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Press Review


“Armenia’s constitution has turned 21,” “Zhoghovurd” writes in a commentary on the anniversary of its passage in a referendum held in July 1995. “For a considerable part of Armenia’s citizens the constitution has never become the country’s Basic Law. There are many reasons for this fact. The most important of them is that the citizens have still not seen the constitution actually work, having been stripped of their right to change the government through elections. Until this problem is solved Armenian citizens will continue to treat the constitution as an irrelevant document and to mark Constitution Day in the absence of a constitutional order.”

“Chorrord Ishkhanutyun” quotes a Russian Foreign Ministry spokeswoman as saying that Russia is seeking a quick resolution of the Nagorno-Karabakh conflict.Moscow, the paper speculates, is sending the following message to the conflicting parties: “Quickly settle the conflict or a war will break out and there will be many casualties among civilians.” “But could it be that the Russian message is addressed to Azerbaijan, rather than us?” it asks. “Is the Russian Foreign Ministry urging them to make prompt concessions and warning that Armenian forces will otherwise attack and massacre civilians? … In theory, this is possible. But logic suggests that if this was the case Russia would sell weapons to Armenia, rather than Azerbaijan.”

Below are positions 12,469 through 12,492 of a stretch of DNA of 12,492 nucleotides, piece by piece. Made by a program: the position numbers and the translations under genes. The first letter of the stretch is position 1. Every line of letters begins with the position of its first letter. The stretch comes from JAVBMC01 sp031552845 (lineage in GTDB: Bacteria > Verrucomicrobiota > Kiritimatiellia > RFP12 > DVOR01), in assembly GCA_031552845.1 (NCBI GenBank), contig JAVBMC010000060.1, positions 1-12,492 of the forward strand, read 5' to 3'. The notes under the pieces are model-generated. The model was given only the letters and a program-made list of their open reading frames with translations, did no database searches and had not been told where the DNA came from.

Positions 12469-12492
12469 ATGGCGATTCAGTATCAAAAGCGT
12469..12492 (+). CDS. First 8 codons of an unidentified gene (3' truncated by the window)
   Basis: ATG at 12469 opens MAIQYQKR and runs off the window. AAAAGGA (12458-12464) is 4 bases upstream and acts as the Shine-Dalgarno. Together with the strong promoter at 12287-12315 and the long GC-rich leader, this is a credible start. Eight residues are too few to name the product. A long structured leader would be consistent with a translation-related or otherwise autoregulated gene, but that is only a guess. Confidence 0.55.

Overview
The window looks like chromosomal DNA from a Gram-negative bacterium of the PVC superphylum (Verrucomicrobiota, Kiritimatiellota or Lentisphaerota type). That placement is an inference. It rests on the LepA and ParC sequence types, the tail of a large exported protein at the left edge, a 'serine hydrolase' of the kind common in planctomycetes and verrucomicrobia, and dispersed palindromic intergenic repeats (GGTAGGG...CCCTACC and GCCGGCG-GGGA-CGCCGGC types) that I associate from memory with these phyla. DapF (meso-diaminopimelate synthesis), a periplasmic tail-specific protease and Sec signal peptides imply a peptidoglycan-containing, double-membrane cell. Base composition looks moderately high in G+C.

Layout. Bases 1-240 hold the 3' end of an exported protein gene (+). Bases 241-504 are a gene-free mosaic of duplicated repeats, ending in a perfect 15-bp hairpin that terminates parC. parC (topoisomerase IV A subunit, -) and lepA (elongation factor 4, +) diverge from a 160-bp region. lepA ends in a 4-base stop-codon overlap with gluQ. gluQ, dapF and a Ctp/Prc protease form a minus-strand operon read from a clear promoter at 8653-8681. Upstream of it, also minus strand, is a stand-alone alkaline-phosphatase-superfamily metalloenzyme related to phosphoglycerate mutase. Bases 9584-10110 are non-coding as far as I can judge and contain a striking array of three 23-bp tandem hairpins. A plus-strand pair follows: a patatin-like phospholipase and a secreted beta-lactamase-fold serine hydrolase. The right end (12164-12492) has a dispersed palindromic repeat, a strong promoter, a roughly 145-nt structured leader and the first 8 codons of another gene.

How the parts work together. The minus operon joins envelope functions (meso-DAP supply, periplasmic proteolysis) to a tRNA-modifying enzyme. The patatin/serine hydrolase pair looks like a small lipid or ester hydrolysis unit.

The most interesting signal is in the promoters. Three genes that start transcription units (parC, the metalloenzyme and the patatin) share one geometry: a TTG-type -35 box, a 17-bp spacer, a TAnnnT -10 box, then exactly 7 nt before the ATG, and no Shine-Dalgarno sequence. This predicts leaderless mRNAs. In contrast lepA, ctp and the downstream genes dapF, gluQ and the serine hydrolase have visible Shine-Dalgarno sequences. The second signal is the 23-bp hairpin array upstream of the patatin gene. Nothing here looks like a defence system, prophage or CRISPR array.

“Hayots Ashkhar” comments on this week’s victory of Armenia’s national basketball team in a European tournament. “One of the prerequisites of sporting success is to ensure a certain level of economic development and the population’s well-being,” writes the paper. “Are we waiting for miracles or have clear goals or plans? If we hope for miracles then there will be no miracles.”

(Anush Mkrtchian)

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